What does it mean to listen to your heart?
When you take your pulse or plug your ears, you are listening to the beat of your heart-as-a-physical-thing. When you pay attention to your body’s reactions – the warmth of your skin, the butterflies in your stomach, the upward curve of your lips – you are listening to your heart-as-an-emotional-experience. When you use words to express yourself, you are listening to your heart-as-self-awareness. When you find personal meaning in a story, you are listening to your heart-as-a-deep-understanding.
From the pumping of blood through the body, to the bodily feelings associated with the mental feelings of being in love, to the ideas about where we find our sense of home, the heart is an essential element of human life. As our scientific and cultural understanding of the heart continues to evolve, there are certain themes that suggest emergent truths. How might the heart’s literal and figurative relationships to the body, brain, and mind inform the ways we think about cognition?
How the Heart Actually Pumps Blood | TedED: Edmond Hui
Science Bulletins: Mapping Emotions in the Body | American Museum of Natural History
What Is an Emotion? William James’s Revolutionary 1884 Theory of How Our Bodies Affect Our Feelings | BrainPickings: Maria Popova
You Are Here | AbsurdWordPreferred
The Mind-Heart Connection
TIPPETT: So, you point out that at the beginnings of science as we know it, in Egypt and Greece, the brain was viewed as pretty uninteresting. And it was the heart that was considered the seat of intelligence and consciousness. And one of the frontiers you work on now is how we are understanding the myriad ways the brain and the heart communicate … work back and forth on each other. And, in fact … we are understanding the incredible mystery and majesty of the brain, we’re also again — but in a very new way from ancient Egypt — understanding the heart as an organ of intelligence …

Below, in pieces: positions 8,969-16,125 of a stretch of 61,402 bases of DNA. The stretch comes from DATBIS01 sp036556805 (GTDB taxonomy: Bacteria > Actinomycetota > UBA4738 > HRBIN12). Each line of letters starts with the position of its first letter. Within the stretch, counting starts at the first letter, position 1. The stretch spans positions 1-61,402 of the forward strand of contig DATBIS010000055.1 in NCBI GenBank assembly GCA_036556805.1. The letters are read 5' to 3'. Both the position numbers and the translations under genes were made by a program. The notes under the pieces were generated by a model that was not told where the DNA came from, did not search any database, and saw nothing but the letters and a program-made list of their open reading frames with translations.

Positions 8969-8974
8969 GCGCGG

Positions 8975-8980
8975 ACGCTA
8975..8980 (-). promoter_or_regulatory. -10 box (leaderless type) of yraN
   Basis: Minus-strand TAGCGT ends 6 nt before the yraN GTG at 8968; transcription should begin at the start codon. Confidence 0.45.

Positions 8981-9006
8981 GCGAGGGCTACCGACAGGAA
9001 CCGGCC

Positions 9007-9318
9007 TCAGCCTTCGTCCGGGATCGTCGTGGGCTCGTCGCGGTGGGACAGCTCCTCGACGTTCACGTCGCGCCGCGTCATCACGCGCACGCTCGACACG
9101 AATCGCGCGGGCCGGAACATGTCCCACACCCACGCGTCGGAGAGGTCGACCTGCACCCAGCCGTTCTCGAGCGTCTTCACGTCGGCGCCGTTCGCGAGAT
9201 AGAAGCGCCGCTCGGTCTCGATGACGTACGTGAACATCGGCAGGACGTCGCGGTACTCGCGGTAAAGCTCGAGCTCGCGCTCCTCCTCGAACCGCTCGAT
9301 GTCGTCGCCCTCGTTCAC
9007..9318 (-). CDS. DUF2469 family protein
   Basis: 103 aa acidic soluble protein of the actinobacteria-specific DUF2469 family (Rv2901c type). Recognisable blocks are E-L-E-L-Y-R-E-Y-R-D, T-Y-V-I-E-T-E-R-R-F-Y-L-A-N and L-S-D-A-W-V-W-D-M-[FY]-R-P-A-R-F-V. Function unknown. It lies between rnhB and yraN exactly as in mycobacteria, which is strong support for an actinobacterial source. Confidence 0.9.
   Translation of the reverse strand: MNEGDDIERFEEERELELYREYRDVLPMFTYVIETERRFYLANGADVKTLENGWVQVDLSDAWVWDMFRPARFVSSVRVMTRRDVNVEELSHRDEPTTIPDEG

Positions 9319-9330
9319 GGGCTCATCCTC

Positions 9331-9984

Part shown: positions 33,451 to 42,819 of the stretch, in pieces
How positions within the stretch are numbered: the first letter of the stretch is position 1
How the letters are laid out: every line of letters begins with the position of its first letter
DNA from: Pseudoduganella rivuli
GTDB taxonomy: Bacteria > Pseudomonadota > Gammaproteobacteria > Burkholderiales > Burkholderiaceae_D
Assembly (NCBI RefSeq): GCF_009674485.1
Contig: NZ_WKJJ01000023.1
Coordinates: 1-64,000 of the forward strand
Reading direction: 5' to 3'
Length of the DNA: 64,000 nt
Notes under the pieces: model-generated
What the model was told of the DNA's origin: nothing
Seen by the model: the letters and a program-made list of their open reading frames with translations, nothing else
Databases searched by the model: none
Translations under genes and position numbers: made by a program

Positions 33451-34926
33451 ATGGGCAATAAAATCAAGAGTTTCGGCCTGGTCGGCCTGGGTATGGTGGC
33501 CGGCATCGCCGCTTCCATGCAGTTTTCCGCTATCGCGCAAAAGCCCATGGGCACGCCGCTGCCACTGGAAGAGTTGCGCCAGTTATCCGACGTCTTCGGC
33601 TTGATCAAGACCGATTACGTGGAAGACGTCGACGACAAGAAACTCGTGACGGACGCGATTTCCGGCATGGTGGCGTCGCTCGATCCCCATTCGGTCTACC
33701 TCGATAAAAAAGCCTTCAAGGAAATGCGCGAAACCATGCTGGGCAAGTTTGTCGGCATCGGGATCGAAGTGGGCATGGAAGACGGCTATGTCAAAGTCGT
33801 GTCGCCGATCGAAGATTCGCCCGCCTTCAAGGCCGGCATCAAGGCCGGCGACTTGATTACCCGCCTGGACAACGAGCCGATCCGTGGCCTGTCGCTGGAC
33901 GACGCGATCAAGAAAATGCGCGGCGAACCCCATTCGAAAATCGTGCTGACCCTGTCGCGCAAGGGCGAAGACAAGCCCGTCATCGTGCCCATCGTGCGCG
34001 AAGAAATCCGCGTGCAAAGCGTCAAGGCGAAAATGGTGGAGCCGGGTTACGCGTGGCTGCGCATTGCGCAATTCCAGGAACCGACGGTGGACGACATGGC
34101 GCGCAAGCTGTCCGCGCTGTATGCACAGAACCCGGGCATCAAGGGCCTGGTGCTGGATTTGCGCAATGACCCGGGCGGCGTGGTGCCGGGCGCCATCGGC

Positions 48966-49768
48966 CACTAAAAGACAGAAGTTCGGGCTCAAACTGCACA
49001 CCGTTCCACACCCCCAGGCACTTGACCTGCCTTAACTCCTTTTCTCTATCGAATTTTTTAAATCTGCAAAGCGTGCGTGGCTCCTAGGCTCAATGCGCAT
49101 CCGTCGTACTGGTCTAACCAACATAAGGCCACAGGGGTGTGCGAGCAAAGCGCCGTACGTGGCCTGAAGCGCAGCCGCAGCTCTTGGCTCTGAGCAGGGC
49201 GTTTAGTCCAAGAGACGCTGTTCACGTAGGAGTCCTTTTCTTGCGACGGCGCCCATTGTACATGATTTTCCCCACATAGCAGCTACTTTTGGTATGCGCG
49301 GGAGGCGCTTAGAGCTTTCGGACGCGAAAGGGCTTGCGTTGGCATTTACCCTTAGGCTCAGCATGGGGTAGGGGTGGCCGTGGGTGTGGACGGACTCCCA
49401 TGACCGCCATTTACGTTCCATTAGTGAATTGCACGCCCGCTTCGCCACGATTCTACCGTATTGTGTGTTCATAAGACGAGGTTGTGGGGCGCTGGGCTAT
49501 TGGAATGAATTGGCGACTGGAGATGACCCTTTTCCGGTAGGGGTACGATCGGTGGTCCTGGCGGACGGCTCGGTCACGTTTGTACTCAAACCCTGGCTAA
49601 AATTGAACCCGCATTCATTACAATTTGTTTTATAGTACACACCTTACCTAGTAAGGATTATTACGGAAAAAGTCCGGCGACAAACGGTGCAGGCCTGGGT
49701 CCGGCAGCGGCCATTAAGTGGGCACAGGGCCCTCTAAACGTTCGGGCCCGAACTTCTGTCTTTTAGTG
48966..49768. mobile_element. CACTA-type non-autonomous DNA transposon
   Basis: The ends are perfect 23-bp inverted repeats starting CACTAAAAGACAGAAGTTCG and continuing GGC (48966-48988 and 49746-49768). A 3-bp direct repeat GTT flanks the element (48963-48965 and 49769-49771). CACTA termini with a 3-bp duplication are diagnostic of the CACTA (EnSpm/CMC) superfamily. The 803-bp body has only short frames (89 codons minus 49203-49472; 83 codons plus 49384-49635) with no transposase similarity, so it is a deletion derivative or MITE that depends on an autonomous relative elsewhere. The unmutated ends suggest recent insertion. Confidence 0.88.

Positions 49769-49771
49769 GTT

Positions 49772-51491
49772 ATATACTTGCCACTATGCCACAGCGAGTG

DOTY: I think you’re saying it exactly correctly. I think that, in fact, poets have, for hundreds, if not thousands of years, talked about this connection … And it was this understanding that deep emotions are expressed in the heart, and that there is this, if you will, mind-heart connection that’s extraordinarily powerful. And we now know through anatomy and a variety of studies that there’s immense amount of neural innovation that comes from the brain, the brain stem into the heart. And it’s a two-way street, and they can have powerful effects on each other.
The Magic Shop of the Brain | On Being with Krista Tippett: James Doty
In Japanese, there are three words for “heart”: shinzou, which refers to the physical organ, ha-to, which is the Anglicized word for a love heart, and kokoro, which … unites the notions of heart, mind, and spirit: It sees these three elements as being indivisible from one other …
Researchers are beginning to break down conceptual barriers and explore what artists, writers, mystics, and dreamers of many cultures have long acknowledged: the mysterious tie between heart and mind, a.k.a., kokoro.
This Japanese word connecting mind, body, and spirit is also driving scientific discovery | Quartz: Ephrat Livni